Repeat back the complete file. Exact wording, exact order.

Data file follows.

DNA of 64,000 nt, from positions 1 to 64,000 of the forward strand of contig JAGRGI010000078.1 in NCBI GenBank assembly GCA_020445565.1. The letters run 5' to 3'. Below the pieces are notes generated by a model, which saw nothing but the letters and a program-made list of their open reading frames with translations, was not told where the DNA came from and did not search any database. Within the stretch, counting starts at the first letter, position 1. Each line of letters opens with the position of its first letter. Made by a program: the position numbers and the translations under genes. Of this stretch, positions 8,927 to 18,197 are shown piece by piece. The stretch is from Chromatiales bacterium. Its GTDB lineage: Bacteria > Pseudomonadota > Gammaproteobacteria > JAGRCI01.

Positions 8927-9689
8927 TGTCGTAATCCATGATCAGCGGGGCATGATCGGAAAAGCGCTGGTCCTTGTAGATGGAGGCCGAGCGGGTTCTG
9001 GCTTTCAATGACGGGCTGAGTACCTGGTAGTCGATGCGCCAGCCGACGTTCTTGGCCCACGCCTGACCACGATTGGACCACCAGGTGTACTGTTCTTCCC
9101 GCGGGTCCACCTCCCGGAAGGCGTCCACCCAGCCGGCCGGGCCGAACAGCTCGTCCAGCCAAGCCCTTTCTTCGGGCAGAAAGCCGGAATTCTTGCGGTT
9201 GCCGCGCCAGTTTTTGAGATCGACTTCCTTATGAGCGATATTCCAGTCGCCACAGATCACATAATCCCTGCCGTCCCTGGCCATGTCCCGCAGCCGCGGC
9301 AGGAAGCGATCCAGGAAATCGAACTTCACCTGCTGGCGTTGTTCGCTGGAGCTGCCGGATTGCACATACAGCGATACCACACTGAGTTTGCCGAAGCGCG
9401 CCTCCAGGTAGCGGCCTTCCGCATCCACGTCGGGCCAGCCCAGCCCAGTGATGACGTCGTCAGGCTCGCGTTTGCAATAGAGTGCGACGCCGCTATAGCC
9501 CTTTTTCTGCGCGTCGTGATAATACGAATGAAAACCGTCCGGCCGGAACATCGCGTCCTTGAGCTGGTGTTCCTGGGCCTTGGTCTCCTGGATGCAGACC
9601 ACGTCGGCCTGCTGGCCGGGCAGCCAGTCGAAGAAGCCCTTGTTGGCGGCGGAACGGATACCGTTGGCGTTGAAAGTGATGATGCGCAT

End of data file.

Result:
DNA of 64,000 nt, from positions 1 to 64,000 of the forward strand of contig JAGRGI010000078.1 in NCBI GenBank assembly GCA_020445565.1. The letters run 5' to 3'. Below the pieces are notes generated by a model, which saw nothing but the letters and a program-made list of their open reading frames with translations, was not told where the DNA came from and did not search any database. Within the stretch, counting starts at the first letter, position 1. Each line of letters opens with the position of its first letter. Made by a program: the position numbers and the translations under genes. Of this stretch, positions 8,927 to 18,197 are shown piece by piece. The stretch is from Chromatiales bacterium. Its GTDB lineage: Bacteria > Pseudomonadota > Gammaproteobacteria > JAGRCI01.

Positions 8927-9689
8927 TGTCGTAATCCATGATCAGCGGGGCATGATCGGAAAAGCGCTGGTCCTTGTAGATGGAGGCCGAGCGGGTTCTG
9001 GCTTTCAATGACGGGCTGAGTACCTGGTAGTCGATGCGCCAGCCGACGTTCTTGGCCCACGCCTGACCACGATTGGACCACCAGGTGTACTGTTCTTCCC
9101 GCGGGTCCACCTCCCGGAAGGCGTCCACCCAGCCGGCCGGGCCGAACAGCTCGTCCAGCCAAGCCCTTTCTTCGGGCAGAAAGCCGGAATTCTTGCGGTT
9201 GCCGCGCCAGTTTTTGAGATCGACTTCCTTATGAGCGATATTCCAGTCGCCACAGATCACATAATCCCTGCCGTCCCTGGCCATGTCCCGCAGCCGCGGC
9301 AGGAAGCGATCCAGGAAATCGAACTTCACCTGCTGGCGTTGTTCGCTGGAGCTGCCGGATTGCACATACAGCGATACCACACTGAGTTTGCCGAAGCGCG
9401 CCTCCAGGTAGCGGCCTTCCGCATCCACGTCGGGCCAGCCCAGCCCAGTGATGACGTCGTCAGGCTCGCGTTTGCAATAGAGTGCGACGCCGCTATAGCC
9501 CTTTTTCTGCGCGTCGTGATAATACGAATGAAAACCGTCCGGCCGGAACATCGCGTCCTTGAGCTGGTGTTCCTGGGCCTTGGTCTCCTGGATGCAGACC
9601 ACGTCGGCCTGCTGGCCGGGCAGCCAGTCGAAGAAGCCCTTGTTGGCGGCGGAACGGATACCGTTGGCGTTGAAAGTGATGATGCGCAT